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The Business of Caring: Women's Self-Employment and the Marketization of Care

Our goal in this article is to contribute to a differentiated analysis of paid caring work by considering whether and how women's experiences of such work is shaped by their employment status (for example, self-employed versus employee) and the nature of care provided (direct or indirect). Self-employed care workers have not been widely studied compared with other types of care workers, such as employees providing domestic or childcare in private firms or private homes. Yet their experiences may be quite distinct.

Thu, 07/20/2017 - 15:19

Blue skies in the "Journal of Mental Health"? Consumers in research. Editorial

Describes a new strand in this journal in its coverage of research that involves mental health service users and is important to their concerns. Looks at some of the ways in which service user involvement can change research and heralds the dawn of a new era where service users and informal carers are not just the subjects of investigation, but can now have an effect on an influential research forum. (Quotes from original text)

Thu, 07/20/2017 - 15:19

Making it clear and relevant: patients and carers add value to studies through research document reviews

Purpose – The National Institute of Health Research MHRN established the Feasibility and Support to Timely recruitment for Research (FAST-R) service in 2011, to provide rapid patient and carer feedback on research documents, prior to ethical review. The aims were to improve the feasibility of studies, to speed up regulatory processes and enhance study set up and completion. The purpose of this paper is to explore whether and how the FAST-R service benefits the review process.

Thu, 07/20/2017 - 15:19

Emotional and Tangible Reciprocity in Middle- and Older-Aged Carers of Adults With Intellectual Disabilities

Reciprocal benefits may exist in relationships between carers and their adult sons/daughters with intellectual disabilities, but the topic has not been widely studied. The present study investigated whether older carers of adult children with intellectual disabilities perceive emotional and tangible reciprocity in their relationships and the association between perceived reciprocity with quality of life. The authors surveyed 91 parental carers (aged 50+ years, mean = 60.8).

Thu, 07/20/2017 - 15:18

An Analysis of Responsibility, Attachment Security, and Relationship Efficacy among Young Carers

While there is a growing body of literature regarding young carers, there are a number of gaps in our knowledge about these young people. In this study we attempted to fill these gaps by asking: 1) Do young people who care for a parent feel greater or lesser attachment security and relationship efficacy than adolescents who do not care for a parent?, 2) Is there a difference between young people who care for a parent and those who care for another family member?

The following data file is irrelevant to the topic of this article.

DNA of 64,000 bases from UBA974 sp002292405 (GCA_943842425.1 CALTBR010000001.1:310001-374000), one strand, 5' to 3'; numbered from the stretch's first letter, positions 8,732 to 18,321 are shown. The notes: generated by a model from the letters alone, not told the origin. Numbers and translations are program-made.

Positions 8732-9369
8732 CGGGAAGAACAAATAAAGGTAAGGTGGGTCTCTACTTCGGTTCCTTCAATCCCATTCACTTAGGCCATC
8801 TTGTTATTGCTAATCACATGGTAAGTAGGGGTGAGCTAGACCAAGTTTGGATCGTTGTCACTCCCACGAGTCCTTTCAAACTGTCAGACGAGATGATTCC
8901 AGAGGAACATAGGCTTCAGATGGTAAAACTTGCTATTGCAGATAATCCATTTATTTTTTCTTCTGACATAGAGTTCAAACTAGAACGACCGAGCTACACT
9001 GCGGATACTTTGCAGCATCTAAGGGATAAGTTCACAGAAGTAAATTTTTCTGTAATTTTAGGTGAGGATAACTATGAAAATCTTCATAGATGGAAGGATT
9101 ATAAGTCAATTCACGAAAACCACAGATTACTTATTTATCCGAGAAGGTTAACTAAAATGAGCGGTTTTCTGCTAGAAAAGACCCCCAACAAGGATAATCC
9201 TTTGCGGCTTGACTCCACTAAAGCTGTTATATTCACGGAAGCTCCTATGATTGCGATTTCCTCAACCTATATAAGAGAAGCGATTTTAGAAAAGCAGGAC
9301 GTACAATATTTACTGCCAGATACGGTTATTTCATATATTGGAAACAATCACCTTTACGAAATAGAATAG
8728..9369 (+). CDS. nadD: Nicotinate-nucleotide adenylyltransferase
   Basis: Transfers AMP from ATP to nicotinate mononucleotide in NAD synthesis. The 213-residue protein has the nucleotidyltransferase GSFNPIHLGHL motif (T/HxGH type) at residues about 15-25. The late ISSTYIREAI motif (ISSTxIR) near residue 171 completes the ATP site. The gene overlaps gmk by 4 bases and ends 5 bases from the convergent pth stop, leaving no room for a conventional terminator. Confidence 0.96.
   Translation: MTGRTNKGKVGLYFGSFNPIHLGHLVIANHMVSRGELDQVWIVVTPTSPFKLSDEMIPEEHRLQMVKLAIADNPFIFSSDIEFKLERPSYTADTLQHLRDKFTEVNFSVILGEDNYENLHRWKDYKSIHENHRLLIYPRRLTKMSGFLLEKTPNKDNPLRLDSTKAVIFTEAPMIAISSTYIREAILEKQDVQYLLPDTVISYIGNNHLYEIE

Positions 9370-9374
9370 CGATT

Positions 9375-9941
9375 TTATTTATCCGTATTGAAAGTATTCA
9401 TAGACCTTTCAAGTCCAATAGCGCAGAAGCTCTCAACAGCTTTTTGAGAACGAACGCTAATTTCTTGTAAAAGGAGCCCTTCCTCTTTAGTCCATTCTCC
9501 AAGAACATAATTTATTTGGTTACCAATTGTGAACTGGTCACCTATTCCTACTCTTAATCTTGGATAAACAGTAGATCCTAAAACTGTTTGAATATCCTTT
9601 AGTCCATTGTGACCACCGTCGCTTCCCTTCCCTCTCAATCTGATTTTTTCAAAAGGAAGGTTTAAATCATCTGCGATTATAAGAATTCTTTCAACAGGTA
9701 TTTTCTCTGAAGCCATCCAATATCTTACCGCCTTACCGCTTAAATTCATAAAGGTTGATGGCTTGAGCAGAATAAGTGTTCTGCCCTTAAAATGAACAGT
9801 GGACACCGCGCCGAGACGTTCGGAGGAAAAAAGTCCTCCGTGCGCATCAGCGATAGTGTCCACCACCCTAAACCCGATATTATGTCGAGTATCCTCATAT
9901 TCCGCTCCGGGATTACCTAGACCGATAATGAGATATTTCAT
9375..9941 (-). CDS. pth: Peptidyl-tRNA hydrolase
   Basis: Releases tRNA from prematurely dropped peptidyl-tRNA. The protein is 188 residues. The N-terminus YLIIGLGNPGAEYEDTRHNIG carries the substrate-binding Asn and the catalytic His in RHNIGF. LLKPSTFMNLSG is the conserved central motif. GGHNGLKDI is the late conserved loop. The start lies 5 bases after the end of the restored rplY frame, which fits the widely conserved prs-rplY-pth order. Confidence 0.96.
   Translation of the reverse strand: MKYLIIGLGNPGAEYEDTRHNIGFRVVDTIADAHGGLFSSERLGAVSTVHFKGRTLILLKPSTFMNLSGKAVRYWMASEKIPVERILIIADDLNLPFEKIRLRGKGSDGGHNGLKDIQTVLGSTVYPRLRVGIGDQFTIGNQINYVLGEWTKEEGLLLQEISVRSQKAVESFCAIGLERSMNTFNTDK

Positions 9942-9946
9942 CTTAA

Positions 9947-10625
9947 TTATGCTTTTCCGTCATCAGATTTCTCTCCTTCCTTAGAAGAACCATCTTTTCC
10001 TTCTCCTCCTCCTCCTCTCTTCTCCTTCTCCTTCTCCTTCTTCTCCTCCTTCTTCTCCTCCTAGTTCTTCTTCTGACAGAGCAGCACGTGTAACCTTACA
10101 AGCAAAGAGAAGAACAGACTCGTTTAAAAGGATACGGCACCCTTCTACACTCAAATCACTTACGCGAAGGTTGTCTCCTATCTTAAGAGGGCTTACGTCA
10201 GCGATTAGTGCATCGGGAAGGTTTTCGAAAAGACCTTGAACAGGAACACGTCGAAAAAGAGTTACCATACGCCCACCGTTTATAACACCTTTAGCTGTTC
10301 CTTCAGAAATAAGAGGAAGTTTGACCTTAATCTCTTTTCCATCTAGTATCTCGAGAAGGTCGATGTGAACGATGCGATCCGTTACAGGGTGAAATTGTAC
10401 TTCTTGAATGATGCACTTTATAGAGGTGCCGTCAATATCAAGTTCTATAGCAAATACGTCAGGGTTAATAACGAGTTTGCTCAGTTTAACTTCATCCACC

Thu, 07/20/2017 - 15:18

Transitions into informal caregiving and out of paid employment of women in their 50s

Data from the Australian Longitudinal Study on Women's Health were used to study the order of events leading to informal caregiving and changes in labour force participation in mid-aged women, taking into account health and socioeconomic status. This analysis included 9857 women who responded to the third (2001) and fourth (2004) surveys and provided data for the caring and employment variables used. Caring was defined as providing care for an ill, frail or disabled person at least 7 h/wk. Between 2001 and 2004, the proportion of women caring increased from 12 to 14%.

Thu, 07/20/2017 - 15:18

Knowledge generation about care-giving in the UK: a critical review of research paradigms

While discourse about care and caring is well developed in the UK, the nature of knowledge generation about care and the research paradigms that underpin it have been subjected to limited critical reflection and analysis. An overarching synthesis of evidence – intended to promote debate and facilitate new understandings – identifies two largely separate bodies of carer-related research.

Thu, 07/20/2017 - 15:16

Risk and adult social care: identification, management and new policies. What does UK research evidence tell us?

Risk is a central defining feature and area of concern in adult social care provision, but what do we actually know about how service users, carers and practitioners define and manage risk? This question is increasingly important as current policy advocates greater service user choice and control through a range of self-directed support mechanisms, and statutory duties and professional boundaries are challenged.

Thu, 07/20/2017 - 15:16

Sharing mental health information with carers: pointers to good practice for service providers

It is possible that effective information-sharing strategies to improve the quality of care can be developed. Service users, carers and professionals should all be involved in generating such strategies. The ideal information-sharing strategy can be tailored to individuals' needs and requires professionals to make carefully weighted judgements. Professionals need training to help them to understand the roles of carers and to work with carers effectively. Training should be accredited in order to encourage attendance.

Thu, 07/20/2017 - 15:16

Supporting ‘Young Carers’ in Kenya: From Policy Paralysis to Action

African children who care for sick or dying adults are receiving less than optimal support due to confusion about whether or not young caregiving constitutes a form of child labour and the tendency of the authorities to play it “safe” and side with more abolitionist approaches to children's work, avoiding engagement with support strategies that could be seen as support of child labour.

Thu, 07/20/2017 - 15:16